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What We Learned from the Alabama Senate Election

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Credit: Google Images

Credit: Google Images

Credit: Google Images

Juling Wang

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Last week, Republican Ray Moore — the man who has described slavery as an empowering aspect of American history, was at the center of multiple sexual misconduct allegations, and openly promotes the ban on same-sex marriage — lost the Alabama senate election to Democrat Doug Jones by a slim margin of 1.5%.  The year’s political situation, from its beginning, has looked bleak; Donald Trump took the highest office and practically set the internet ablaze.  He bragged on tape about sexual assault and later dismissed it as “locker-room talk.”  Trump’s opponent, Democrat Hillary Clinton, was the first woman to be nominated for presidency, an office which had been held by her husband, whose own sexual misconduct case was immensely disturbing.

Although Ray Moore’s entire campaign struck the media as highly controversial and threatening, many people of Alabama respected and supported his views.  Moore promoted that idea that “[homosexual conduct] is, and has been, considered abhorrent, immoral, detestable, a crime against nature, and a violation of the laws of nature and of nature’s God upon which this nation and our laws are predicated.”  

In November, nine women came forward and accused Moore of sexually harassing them when they were minors, and Moore was in his early thirties.  The allegations were handled with extreme insensitivity as Moore completely dismissed the accusers.  “If you are a liberal and hate Judge Moore, apparently he groped you… If you are a conservative and love Judge Moore, you know these allegations are a political farce,” stated Moore’s campaign.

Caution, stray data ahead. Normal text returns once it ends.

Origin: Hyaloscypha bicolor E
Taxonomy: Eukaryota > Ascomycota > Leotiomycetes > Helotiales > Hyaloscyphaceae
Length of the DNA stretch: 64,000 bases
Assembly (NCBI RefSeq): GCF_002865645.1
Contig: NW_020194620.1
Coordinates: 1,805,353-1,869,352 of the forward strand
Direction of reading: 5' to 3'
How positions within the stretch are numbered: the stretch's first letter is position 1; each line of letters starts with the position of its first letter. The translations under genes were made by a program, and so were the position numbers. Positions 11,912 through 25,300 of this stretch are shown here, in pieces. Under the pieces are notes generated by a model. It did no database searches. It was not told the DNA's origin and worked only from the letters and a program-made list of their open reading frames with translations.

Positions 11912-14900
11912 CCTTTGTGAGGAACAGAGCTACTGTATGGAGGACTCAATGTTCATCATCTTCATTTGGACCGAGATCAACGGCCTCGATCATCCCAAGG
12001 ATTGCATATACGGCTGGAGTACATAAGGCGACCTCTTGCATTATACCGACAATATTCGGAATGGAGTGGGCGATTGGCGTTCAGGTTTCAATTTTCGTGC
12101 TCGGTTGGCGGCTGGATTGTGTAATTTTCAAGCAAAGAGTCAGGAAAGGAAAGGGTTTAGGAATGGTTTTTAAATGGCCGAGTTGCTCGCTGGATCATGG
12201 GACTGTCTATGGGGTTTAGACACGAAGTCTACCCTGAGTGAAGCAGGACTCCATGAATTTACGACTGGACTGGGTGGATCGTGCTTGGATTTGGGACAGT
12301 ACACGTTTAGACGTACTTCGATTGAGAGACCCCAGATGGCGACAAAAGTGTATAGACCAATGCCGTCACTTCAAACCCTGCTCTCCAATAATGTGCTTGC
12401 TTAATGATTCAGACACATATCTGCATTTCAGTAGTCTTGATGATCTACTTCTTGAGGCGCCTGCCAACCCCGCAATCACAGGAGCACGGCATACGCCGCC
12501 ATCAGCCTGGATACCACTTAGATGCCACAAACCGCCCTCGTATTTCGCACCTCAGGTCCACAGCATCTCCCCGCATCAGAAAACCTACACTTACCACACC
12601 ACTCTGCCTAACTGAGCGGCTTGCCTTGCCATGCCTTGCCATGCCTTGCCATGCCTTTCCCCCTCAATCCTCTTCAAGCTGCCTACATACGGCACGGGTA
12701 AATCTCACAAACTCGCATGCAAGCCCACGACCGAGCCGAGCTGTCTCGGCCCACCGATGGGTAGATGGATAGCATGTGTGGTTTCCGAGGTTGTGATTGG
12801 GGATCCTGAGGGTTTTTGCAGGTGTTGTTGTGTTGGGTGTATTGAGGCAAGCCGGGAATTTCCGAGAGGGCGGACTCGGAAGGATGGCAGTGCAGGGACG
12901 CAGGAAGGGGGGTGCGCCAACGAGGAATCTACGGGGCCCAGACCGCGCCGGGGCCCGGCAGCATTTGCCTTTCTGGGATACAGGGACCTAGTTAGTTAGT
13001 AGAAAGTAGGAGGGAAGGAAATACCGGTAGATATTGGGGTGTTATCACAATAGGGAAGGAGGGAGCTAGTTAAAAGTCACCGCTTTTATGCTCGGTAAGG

As the women came forward, many of Moore’s supporters began promoting his opponent, Jones.  While some residents of Alabama felt empowered by Moore’s high speech of unity and conservative rule, others stepped back as his statements became too hostile.  Moore also wrote poetry that provoked nationwide criticism:

America the beautiful, or so you used to be.

Land of the Pilgrims’ pride; I’m glad they’ll never see:

Babies piled in dumpsters, Abortion on demand,

Oh, sweet land of liberty; your house is on the sand.

Too soft to put a killer in a well deserved tomb,

But brave enough to kill that child before he leaves the womb.

This excerpt emphasizes the views of his political campaign: anti-abortion and capital punishment.  “…this isn’t just an isolated matter. Right? Moore obviously made blatantly ignorant statements… There’s a lot of social injustice here, and it needs to be stopped,” expressed Scarsdale resident Ed Wang.

The moments when the voice of democracy is muted by the noise of intolerance and hatred are the moments that yield strong, fierce movements.  The world is listening.

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What We Learned from the Alabama Senate Election